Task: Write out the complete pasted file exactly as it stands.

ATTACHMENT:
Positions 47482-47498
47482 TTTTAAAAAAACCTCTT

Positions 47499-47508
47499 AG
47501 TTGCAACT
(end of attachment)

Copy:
Positions 47482-47498
47482 TTTTAAAAAAACCTCTT

Positions 47499-47508
47499 AG
47501 TTGCAACT